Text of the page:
Will the "Reinhart-Rogoff fiasco" change "the obviously intense desire of policy makers, politicians and pundits across the Western world to turn their backs on the unemployed and instead use the economic crisis as an excuse to slash social programs"?:
The Excel Depression, by Paul Krugman, Commentary, NY Times: ... At the beginning of 2010, two Harvard economists, Carmen Reinhart and Kenneth Rogoff, circulated a paper ... that purported to identify a critical “threshold,” a tipping point, for government indebtedness. Once debt exceeds 90 percent of gross domestic product, they claimed, economic growth drops off sharply.
Ms. Reinhart and Mr. Rogoff had credibility thanks to a widely admired earlier book on the history of financial crises, and their timing was impeccable. The paper came out just after Greece went into crisis and played right into the desire of many officials to “pivot” from stimulus to austerity. As a result, the paper ... was, and is, surely the most influential economic analysis of recent years.
In fact,... Reinhart-Rogoff faced substantial criticism from the start... As soon as the paper was released, many economists pointed out that a negative correlation between debt and economic performance need not mean that high debt causes low growth. It could just as easily be the other way around, with poor economic performance leading to high debt. ...
Over time, another problem emerged: Other researchers ... couldn’t replicate the Reinhart-Rogoff results. ... Finally,... the mystery of the irreproducible results was solved. First, they omitted some data; second, they used unusual and highly questionable statistical procedures; and finally, yes, they made an Excel coding error. Correct these oddities and errors, and you get what other researchers have found: some correlation between high debt and slow growth, with no indication of which is causing which, but no sign at all of that 90 percent “threshold.” ...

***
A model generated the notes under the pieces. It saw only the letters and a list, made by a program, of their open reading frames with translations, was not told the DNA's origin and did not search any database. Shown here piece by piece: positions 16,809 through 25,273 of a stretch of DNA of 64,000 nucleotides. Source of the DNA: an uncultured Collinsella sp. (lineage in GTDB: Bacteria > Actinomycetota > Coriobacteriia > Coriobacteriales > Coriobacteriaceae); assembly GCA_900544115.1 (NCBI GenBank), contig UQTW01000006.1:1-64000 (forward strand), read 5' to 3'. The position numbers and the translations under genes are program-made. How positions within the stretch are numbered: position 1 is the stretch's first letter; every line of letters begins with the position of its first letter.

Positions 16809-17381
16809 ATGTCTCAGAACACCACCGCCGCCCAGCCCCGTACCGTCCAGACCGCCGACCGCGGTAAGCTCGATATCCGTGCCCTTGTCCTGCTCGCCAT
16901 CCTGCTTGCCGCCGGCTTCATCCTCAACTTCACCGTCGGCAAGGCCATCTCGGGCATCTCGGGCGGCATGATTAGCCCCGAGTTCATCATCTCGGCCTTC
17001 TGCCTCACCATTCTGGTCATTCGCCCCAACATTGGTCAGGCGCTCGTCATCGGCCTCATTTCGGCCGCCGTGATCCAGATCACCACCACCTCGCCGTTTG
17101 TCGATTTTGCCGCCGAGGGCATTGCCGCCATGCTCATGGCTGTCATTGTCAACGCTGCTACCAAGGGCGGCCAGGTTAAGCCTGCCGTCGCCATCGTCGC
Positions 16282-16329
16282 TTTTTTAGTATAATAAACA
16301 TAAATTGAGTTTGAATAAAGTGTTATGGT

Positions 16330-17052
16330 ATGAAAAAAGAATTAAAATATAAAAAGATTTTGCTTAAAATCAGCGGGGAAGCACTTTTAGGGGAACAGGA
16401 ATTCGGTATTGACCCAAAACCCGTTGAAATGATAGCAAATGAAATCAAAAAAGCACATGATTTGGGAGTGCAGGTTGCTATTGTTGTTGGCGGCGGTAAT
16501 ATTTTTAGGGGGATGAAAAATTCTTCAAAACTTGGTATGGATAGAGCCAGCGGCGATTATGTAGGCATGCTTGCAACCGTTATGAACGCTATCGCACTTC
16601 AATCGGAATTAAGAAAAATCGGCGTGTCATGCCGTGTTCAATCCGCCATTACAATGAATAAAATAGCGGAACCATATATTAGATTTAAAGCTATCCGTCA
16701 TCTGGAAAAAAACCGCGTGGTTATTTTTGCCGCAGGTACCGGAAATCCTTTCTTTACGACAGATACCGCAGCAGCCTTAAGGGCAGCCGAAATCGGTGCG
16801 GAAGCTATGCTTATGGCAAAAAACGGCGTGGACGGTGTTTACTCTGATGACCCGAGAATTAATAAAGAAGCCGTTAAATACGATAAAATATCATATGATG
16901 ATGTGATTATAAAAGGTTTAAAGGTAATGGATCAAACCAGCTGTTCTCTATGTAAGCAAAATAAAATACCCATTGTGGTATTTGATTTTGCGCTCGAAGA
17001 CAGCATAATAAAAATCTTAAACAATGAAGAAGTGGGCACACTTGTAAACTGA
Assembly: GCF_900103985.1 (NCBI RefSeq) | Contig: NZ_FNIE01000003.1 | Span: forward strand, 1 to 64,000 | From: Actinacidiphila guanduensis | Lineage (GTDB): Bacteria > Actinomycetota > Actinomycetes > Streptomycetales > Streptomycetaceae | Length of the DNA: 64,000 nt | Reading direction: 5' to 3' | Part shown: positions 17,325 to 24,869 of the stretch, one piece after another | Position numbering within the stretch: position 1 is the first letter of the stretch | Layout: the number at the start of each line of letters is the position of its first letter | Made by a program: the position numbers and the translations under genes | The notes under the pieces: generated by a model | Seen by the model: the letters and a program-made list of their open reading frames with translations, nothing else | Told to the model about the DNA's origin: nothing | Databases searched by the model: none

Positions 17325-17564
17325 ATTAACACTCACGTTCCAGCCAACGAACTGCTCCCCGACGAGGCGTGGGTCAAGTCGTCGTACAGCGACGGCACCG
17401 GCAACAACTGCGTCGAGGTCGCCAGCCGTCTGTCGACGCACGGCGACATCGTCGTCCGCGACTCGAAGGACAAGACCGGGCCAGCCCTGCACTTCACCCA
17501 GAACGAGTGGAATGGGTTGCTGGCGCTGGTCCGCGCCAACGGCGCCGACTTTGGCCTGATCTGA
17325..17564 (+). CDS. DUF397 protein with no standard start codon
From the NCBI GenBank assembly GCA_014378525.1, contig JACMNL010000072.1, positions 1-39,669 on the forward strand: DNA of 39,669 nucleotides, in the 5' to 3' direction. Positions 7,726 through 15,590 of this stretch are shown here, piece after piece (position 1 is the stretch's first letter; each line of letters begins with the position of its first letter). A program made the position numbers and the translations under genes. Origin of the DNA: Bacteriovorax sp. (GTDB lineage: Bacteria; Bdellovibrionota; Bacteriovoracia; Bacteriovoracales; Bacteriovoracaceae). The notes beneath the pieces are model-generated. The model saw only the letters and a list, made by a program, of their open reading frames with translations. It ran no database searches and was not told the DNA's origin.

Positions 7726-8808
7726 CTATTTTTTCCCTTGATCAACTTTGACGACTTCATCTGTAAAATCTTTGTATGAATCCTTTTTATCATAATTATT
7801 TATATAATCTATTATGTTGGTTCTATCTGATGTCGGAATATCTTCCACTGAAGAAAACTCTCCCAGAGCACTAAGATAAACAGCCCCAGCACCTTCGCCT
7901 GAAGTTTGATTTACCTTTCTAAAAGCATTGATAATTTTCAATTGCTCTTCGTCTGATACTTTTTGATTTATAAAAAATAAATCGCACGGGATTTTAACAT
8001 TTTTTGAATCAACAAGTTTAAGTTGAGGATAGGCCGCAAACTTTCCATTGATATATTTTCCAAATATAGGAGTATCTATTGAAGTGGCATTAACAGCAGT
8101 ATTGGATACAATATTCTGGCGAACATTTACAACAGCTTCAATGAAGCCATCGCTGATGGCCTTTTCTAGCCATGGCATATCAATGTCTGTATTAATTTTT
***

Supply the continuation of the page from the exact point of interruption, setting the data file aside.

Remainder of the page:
The ... Reinhart-Rogoff fiasco needs to be seen in the broader context of austerity mania: the obviously intense desire of policy makers, politicians and pundits across the Western world to turn their backs on the unemployed and instead use the economic crisis as an excuse to slash social programs. ... For three years,... austerity advocates insisted ... that terrible things happen once debt exceeds 90 percent of G.D.P. But “economic research” showed no such thing; a couple of economists made that assertion, while many others disagreed. Policy makers abandoned the unemployed and turned to austerity because they wanted to, not because they had to.
So will toppling Reinhart-Rogoff from its pedestal change anything? I’d like to think so. But I predict that the usual suspects will just find another dubious piece of economic analysis to canonize, and the depression will go on and on.